Jakarta EE Technical Directions

Disclaimer: This is not an official EE4J PMC opinion.

This document is a product of my discussion with Oracle Prague development team consisting of engineers actively working on EclipseLink, Yasson. JSON-P, JPA, Metro, Jersey and other projects about technical directions each EE4J project should follow to make Jakarta EE successful:

  • Move stand-alone TCK from CTS to API projects

    Each API project should have TCK tests repository included in the project. I am putting it on top of the list because this effort is not trivial. All projects have to use the same standard mechanism for TCK. We don’t want to face a situation when different projects use different frameworks and it’s a challenge to run TCK tests for each of them. It will require some agreements and PMC statements about how new TCK tests are organized, what testing frameworks used, etc.

  • Embrace Java 9 modules

    Despite the fact that the first release of Jakarta EE will be JDK8 based, projects should start preparation for JDK9+ support. First step would be adding automatic-module-name in MANIFEST.MF. If it’s possible to provide a correct module-info.java, it should be done. If not, it can wait for the next project release.

  • Embrace Java SE

    If it’s possible, components should work natively in Java SE environment.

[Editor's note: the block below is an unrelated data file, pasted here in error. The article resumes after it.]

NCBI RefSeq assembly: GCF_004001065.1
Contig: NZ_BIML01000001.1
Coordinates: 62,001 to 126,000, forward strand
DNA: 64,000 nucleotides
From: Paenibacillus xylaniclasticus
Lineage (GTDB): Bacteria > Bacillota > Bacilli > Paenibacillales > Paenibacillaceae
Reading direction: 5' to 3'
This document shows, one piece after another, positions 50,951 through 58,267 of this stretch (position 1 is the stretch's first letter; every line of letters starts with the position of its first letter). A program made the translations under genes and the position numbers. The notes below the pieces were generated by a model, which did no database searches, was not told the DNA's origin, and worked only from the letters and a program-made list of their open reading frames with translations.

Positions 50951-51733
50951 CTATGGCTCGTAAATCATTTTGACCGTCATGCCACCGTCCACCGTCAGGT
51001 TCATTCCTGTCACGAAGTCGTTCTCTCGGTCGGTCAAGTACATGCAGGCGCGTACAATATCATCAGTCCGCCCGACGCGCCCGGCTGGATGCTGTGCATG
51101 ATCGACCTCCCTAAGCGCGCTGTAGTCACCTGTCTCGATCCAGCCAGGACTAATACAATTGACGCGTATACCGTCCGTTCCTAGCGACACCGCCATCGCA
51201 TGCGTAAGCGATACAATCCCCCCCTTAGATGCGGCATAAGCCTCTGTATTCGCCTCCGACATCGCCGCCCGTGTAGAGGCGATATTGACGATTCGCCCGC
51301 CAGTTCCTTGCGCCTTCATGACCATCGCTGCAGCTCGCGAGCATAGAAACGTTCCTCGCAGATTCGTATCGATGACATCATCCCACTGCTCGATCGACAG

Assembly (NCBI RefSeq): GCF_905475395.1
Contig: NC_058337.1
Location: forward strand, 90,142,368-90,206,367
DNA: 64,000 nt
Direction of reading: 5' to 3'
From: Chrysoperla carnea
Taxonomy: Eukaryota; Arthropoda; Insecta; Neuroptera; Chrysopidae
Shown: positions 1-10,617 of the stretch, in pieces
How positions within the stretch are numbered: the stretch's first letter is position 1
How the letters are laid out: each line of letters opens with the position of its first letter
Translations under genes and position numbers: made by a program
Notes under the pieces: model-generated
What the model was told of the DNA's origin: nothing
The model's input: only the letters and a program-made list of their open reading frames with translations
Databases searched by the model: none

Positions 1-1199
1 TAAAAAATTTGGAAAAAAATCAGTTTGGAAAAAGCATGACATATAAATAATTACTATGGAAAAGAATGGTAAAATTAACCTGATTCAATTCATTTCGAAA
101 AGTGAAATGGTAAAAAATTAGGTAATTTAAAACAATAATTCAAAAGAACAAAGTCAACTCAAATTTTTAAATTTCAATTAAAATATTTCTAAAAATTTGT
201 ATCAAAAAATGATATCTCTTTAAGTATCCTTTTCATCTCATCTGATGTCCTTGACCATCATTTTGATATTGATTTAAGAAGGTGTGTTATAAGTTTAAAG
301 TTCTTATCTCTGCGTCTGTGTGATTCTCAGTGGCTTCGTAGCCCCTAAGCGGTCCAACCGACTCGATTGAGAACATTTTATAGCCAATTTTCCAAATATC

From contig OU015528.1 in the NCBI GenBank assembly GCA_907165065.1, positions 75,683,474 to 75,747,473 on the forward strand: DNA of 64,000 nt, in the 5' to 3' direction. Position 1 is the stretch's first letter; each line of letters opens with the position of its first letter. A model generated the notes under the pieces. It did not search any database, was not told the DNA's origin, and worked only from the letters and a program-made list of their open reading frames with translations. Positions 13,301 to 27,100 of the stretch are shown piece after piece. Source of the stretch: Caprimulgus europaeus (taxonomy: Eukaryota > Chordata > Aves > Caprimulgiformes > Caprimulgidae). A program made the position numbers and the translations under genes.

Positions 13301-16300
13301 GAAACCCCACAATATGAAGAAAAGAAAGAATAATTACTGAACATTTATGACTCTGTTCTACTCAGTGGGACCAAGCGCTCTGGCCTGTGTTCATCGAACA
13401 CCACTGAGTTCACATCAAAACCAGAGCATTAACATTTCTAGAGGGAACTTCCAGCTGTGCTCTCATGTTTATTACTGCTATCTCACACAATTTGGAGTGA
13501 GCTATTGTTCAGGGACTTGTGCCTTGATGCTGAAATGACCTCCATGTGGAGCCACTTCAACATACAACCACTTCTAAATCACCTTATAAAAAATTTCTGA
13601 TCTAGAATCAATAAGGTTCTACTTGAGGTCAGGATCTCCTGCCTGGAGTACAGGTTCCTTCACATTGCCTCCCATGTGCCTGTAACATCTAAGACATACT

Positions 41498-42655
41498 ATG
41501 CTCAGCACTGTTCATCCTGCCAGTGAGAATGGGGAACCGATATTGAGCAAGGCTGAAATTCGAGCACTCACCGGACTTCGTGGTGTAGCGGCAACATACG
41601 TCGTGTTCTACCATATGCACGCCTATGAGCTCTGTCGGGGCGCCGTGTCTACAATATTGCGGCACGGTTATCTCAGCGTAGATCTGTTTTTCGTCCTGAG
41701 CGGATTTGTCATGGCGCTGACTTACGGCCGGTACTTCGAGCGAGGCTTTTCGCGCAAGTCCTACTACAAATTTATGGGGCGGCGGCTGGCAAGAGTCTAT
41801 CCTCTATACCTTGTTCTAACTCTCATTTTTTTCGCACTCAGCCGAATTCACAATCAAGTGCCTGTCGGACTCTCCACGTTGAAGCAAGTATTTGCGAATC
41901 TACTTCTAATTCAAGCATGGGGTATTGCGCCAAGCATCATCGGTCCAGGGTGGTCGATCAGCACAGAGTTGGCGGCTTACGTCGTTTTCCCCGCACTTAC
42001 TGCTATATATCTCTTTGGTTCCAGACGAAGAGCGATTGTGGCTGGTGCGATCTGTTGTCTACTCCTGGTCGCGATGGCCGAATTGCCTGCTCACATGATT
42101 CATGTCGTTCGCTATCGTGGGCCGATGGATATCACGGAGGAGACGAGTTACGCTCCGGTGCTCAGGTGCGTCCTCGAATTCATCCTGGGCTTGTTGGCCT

• Switch to maven and use it properly

    Maven is a de facto standard build system for Java projects. There are some older EE4J projects which use Ant. It may be worth investing some time to their mavenization. Also, projects should use default maven directory structure and build process that doesn’t depend on Ant. Project build should produce standard Maven artifacts (sources.jar, binaries.jar, javadoc.jar) and be as simple as running ‘mvn clean install’ without providing complicated properties.  Also, it would be nice to agree on recommended version of Maven (and plugins) which should be used for next Jakarta EE release.

  • Deprecate old and unused technologies

    All components preserving backwards compatibility is growing in size and complexity. We should extract old and rarely used technologies to optional modules and leave it up to users if they want to use it. Good sample is SDO and JPA-RS in EclipseLink.

  • Prefer soft dependencies

    Think carefully before adding dependencies. Components depending on half of the world are heavy and not suitable for microservices development. Use modular approach allowing users to include only functionality needed in their application.

  • Integration with CDI and Config

    Dependency injection and configuration should be a base core included in all projects. It will provide a nice consistency between all Jakarta EE components if they are configured the same standard way.

  • Focus on testing

    I am not claiming that projects are not doing it. I am putting it here to remind developers that tests is very important part of every project. Specifications and APIs should be designed the way that applications implementing them can be easily tested.

If you have any questions, suggestions or not agree with statements above feel free to add comments or write me directly.

Thanks to Lukas Jungmann and Tomas Langer who helped me preparing this article.

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